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What Is Orange Jasmine?

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  • Written By: C. Mitchell
  • Edited By: John Allen
  • Last Modified Date: 29 November 2016
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Orange jasmine is a type of tropical shrub known for its fragrant flowers. The plant, which is known formally as Murraya paniculata, is native to southern China and India, but is generally very hardy and has been cultivated all over the world with great success. Despite its common name, the plant is neither orange nor a true jasmine. The “orange” designation refers to the blossoms' fruity smell. While the plant looks a lot like standard jasmines, it is actually more closely related to the citrus family than to the olive family to which most types of jasmine belong.

The shrub is essentially a South Asian version of the standard Arabic jasmine plant. Its flowers are similarly shaped, generally bearing five white petals per bloom, but according to most botanists, the orange jasmine is not really a jasmine at all. Orange jasmine is generally considered a tropical hardwood.

Most orange jasmine plants are cultivated for decorative use. Their extracts are known to have mild painkilling properties, and were once a facet of ancient Chinese medicine; they are still sometimes used for this purpose, but other plants are generally more potent. The fragrance is also sometimes distilled into perfumes. Distillation is expensive, however. More often, the delicate orange scent is chemically imitated for a fraction of the cost.

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The shrub generally does best in warm climates or indoors, but will adapt to almost all conditions and soil types. In tropical environments, the plant blooms year round. Outdoors in places with a defined winter, blossoms will generally appear only seasonally, usually in the spring and summer. Plants in all locales generally produce fruit annually.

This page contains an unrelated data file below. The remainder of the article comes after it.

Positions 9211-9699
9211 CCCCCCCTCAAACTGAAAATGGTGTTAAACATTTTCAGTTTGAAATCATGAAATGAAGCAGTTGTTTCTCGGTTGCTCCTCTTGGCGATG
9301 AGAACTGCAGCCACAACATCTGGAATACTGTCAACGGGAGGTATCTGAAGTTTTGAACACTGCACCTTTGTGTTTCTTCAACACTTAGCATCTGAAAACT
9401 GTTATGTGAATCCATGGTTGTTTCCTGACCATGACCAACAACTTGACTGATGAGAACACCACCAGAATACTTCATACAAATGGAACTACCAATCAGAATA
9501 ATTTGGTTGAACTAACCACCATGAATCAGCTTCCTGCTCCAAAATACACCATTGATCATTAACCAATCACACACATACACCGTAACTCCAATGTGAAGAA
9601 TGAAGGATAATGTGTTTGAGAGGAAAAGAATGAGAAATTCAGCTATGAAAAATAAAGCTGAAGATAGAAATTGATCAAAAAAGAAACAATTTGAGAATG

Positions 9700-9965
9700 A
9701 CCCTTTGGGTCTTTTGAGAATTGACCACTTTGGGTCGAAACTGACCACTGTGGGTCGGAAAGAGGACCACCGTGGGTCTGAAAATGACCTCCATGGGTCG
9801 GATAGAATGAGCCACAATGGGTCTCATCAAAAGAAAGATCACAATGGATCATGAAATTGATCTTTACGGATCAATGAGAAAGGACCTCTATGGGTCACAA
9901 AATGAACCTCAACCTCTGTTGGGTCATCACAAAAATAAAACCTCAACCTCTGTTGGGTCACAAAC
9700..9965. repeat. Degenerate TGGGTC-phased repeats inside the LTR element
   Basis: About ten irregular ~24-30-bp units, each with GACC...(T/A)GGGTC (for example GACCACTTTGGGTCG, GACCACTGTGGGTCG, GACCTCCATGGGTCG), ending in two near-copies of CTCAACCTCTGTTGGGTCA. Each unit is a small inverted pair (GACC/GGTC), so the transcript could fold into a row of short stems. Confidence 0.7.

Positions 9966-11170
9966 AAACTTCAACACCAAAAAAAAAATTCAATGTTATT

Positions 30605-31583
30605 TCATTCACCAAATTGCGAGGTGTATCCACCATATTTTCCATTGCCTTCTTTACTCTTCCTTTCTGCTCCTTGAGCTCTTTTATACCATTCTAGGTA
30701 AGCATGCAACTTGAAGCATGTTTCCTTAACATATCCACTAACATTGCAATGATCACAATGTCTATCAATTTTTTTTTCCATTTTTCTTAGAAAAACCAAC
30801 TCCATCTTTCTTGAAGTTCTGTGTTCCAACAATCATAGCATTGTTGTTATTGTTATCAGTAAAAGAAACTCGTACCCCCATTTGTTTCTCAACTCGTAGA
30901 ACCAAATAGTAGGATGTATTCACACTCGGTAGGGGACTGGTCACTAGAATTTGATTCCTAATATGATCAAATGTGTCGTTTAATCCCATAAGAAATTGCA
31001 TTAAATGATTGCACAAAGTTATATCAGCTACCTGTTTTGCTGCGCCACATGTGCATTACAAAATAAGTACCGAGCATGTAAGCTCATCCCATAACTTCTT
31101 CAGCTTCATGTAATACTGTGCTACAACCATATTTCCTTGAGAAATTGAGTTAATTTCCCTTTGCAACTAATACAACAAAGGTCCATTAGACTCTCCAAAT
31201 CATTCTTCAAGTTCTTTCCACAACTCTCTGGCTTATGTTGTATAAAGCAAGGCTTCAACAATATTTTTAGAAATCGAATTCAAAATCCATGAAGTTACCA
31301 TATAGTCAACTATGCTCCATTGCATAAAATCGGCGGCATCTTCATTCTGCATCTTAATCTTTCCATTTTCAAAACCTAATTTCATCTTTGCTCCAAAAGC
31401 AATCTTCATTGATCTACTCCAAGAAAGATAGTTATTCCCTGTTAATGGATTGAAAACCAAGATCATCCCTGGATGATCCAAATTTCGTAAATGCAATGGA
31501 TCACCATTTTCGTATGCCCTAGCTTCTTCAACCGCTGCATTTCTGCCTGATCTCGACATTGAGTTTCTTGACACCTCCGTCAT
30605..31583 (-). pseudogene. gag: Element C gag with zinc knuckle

Orange jasmine fruits emerge from the blossoms as tiny red bulbs each summer. Each bulb contains one to two seeds, depending on size. The fruits belong to the citrus family, but are generally too bitter to be palatable to humans. They are usually consumed by birds which then pass the seeds as waste. This is the primary means through which the plant reproduces.

Gardeners outside of tropical climates frequently cultivate orange jasmine indoors as a potted plant. The shrub can thrive for years in containment and generally will adapt itself to a container of any size. Trimming jasmine planted inside is often necessary to keep the plant a manageable size, but re-potting is not usually ever required.

Planting jasmine in a very small pot can lead to fragrant dwarf trees, also known as bonsai. Bonsai is an ancient Japanese art form in which plants and shrubs are grown in miniature. Orange jasmine is a bonsai favorite in part because even miniature versions carry full-sized blooms.

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SteamLouis
Post 3

@SarahGen-- I agree that this is a good plant to grow in a pot. But it doesn't seem to be very adaptive. I bought one from a nearby nursery while it was in full bloom. But after arriving home, the flowers died soon after and they haven't bloomed again although it has been nine months.

I'm not sure if I'm doing something wrong or if this plant is like this normally. I do make sure that it gets lots of sunlight and I don't over-water. The plant just isn't blooming.

SarahGen
Post 2

@burcinc-- Orange jasmine is not orange but it's a beautiful plant with beautiful flowers that sort of smell like orange flowers. I highly recommend it if you're looking for a pleasant, scented plant for your home.

Orange jasmine is not a true jasmine but that's actually a good thing because it can be grown in a pot inside the house or in the garden. It's called a jasmine simply because the flowers resemble jasmine flowers. It's not a vine so it will not grow all over the place. I think that orange jasmine is a great alternative for people who want to grow jasmine but don't have much room in the garden for it.

burcinc
Post 1

The name of this plant is truly misleading. I knew that there are true jasmines that come in colors other than white, like pink and red. So it didn't seem strange to me that there could be orange jasmine as well. I was actually very excited to hear about it and thought about adding it to my garden. But it turns out that orange jasmine is white!

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